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Primary Strategies for HPV Infection and Cervical Cancer Prevention

HARPER, DIANE M. MD, MPH, MS*; DEMARS, LESLIE R. MD

Clinical Obstetrics & Gynecology: June 2014 - Volume 57 - Issue 2 - p 256–278
doi: 10.1097/GRF.0000000000000027
Preventing Morbidity and Mortality from Cervical Cancer in the New Millennium

Counseling messages for tobacco cessation, condom use, circumcision, and selective choice in the number of sexual partners can help reduce the risk of cervical cancer. Other sexual behavioral and reproductive risk factors for cervical cancer are a younger age at first intercourse and at first full-term pregnancy as well as increasing duration of combined hormonal oral contraceptive use. Micronutrients and supplements can reduce the risk of human papillomavirus infection, persistence, progression, and regression. Some human papillomavirus infections can be prevented by vaccination. Cervical cancer is best prevented by screening.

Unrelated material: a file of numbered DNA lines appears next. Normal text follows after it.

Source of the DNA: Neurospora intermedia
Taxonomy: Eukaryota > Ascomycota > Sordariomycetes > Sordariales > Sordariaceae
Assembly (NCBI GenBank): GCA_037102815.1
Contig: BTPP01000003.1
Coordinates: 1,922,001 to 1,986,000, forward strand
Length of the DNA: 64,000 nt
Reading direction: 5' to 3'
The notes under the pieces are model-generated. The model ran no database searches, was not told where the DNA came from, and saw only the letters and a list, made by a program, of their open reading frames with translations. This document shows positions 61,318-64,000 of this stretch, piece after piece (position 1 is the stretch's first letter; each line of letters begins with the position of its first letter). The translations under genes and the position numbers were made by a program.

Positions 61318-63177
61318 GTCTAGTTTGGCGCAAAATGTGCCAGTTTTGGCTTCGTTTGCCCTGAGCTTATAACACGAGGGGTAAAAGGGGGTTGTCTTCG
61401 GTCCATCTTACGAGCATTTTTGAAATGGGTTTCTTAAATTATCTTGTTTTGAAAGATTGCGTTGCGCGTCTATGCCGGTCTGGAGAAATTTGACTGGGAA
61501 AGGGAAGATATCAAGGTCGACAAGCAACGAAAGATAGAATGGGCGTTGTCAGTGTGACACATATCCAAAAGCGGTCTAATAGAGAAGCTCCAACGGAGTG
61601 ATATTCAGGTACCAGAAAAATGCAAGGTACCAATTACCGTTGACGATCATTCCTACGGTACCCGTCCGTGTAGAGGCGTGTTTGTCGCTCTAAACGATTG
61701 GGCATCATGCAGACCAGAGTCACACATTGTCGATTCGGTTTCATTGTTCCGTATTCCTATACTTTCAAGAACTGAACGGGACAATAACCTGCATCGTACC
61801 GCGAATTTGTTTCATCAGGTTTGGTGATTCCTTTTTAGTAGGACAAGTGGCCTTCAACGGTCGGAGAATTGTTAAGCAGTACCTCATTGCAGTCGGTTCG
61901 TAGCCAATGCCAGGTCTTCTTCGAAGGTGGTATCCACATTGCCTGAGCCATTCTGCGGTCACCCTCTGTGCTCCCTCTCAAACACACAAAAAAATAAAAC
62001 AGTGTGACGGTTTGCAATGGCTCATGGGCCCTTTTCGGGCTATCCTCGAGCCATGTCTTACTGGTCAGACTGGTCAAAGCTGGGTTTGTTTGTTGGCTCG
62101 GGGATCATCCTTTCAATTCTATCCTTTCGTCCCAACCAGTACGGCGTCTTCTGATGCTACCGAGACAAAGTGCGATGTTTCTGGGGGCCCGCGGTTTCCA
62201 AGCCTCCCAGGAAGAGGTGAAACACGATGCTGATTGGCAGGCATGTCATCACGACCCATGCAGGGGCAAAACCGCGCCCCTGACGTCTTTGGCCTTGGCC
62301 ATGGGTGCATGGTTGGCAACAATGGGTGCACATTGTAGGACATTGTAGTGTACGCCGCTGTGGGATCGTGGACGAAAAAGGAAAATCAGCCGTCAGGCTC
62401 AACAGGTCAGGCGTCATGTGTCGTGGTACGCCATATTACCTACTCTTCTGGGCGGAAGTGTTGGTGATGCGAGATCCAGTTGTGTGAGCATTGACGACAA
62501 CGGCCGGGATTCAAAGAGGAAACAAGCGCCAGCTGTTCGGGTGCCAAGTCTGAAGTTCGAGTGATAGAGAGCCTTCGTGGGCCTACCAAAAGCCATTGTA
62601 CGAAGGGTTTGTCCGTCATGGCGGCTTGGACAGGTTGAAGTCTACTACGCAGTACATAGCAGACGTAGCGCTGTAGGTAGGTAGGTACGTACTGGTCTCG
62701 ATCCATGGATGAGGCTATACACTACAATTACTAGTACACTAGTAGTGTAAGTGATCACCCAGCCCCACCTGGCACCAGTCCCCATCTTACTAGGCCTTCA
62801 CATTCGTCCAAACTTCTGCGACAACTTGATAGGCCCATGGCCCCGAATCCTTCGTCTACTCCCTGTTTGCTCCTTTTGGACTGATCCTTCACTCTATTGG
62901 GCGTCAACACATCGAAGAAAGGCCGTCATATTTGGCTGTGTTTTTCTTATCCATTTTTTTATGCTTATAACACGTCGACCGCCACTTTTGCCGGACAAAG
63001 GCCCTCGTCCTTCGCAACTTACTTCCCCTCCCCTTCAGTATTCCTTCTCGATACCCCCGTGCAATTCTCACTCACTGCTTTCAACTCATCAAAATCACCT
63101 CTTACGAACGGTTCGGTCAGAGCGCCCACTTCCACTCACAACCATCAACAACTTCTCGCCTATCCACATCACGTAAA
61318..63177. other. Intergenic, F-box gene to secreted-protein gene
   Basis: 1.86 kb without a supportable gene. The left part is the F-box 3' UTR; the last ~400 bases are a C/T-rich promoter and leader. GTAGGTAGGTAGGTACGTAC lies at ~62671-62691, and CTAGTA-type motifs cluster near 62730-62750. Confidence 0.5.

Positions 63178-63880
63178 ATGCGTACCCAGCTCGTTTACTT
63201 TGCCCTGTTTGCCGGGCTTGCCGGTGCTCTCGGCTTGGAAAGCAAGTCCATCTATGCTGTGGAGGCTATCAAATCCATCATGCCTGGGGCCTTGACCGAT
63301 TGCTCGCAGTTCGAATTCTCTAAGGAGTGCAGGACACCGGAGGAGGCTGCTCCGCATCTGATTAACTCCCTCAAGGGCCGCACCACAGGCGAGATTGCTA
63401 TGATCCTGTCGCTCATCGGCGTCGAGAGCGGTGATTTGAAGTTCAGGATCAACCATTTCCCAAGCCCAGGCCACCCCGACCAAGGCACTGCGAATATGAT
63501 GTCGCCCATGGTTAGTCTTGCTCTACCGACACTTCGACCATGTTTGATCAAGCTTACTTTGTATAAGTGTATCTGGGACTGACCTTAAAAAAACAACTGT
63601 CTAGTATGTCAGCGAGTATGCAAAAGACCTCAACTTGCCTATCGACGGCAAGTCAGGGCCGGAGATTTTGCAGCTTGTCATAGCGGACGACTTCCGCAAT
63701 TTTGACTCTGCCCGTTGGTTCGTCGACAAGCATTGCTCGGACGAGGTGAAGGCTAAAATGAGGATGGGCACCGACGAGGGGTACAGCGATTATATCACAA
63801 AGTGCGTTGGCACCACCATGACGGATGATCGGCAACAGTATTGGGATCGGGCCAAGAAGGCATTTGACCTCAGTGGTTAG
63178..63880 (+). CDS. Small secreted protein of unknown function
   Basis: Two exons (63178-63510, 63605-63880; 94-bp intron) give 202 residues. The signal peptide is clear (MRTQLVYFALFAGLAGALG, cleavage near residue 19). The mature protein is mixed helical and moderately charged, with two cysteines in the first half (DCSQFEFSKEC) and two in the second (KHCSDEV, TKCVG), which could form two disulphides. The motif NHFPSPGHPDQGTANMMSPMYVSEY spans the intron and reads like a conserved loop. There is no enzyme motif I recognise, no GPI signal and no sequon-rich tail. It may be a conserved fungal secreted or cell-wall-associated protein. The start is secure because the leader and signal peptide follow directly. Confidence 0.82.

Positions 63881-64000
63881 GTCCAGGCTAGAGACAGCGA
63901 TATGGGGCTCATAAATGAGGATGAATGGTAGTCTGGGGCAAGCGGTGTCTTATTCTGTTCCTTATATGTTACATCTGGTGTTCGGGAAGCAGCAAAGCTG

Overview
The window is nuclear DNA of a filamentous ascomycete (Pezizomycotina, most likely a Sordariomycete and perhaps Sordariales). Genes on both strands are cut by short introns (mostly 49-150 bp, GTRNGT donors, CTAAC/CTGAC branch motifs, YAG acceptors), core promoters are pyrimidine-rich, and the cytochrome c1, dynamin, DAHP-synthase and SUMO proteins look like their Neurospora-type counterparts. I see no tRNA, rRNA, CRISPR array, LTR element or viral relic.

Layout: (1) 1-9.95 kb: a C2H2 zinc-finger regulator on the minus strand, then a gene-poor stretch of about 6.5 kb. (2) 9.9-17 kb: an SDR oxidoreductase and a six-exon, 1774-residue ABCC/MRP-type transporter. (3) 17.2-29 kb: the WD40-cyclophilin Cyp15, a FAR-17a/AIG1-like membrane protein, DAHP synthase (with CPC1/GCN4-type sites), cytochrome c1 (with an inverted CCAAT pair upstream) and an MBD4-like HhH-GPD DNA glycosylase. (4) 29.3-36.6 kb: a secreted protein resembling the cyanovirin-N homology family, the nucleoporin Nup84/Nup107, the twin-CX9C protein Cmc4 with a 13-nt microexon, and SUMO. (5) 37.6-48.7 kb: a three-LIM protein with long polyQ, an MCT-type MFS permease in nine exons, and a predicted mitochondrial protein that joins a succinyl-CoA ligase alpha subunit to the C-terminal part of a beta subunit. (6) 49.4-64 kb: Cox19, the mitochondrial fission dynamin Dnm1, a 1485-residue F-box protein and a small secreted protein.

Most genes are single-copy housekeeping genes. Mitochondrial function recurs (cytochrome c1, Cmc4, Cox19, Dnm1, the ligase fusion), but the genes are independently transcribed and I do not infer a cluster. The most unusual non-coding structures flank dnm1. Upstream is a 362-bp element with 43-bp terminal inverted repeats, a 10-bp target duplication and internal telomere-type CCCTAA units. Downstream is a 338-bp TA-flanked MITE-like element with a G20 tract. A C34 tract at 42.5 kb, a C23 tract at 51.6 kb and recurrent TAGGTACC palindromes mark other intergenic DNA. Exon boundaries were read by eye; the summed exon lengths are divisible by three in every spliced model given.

*Departments of Family and Geriatric Medicine, Obstetrics and Gynecology, Bioengineering, Epidemiology and Population Health, Health Promotion and Behavioral Sciences, University of Louisville School of Medicine, Louisville, Kentucky;

Department of Obstetrics and Gynecology, Geisel School of Medicine at Dartmouth, Dartmouth-Hitchcock Medical Center, Lebanon, New Hampshire

The authors declare that they have nothing to disclose.

Correspondence: Diane M. Harper, MD, MPH, MS, Departments of Family and Geriatric Medicine, Obstetrics and Gynecology, Bioengineering, Epidemiology and Population Health, Health Promotion and Behavioral Sciences, University of Louisville School of Medicine, Louisville, KY. E-mail: diane.m.harper@gmail.com

© 2014 by Lippincott Williams & Wilkins.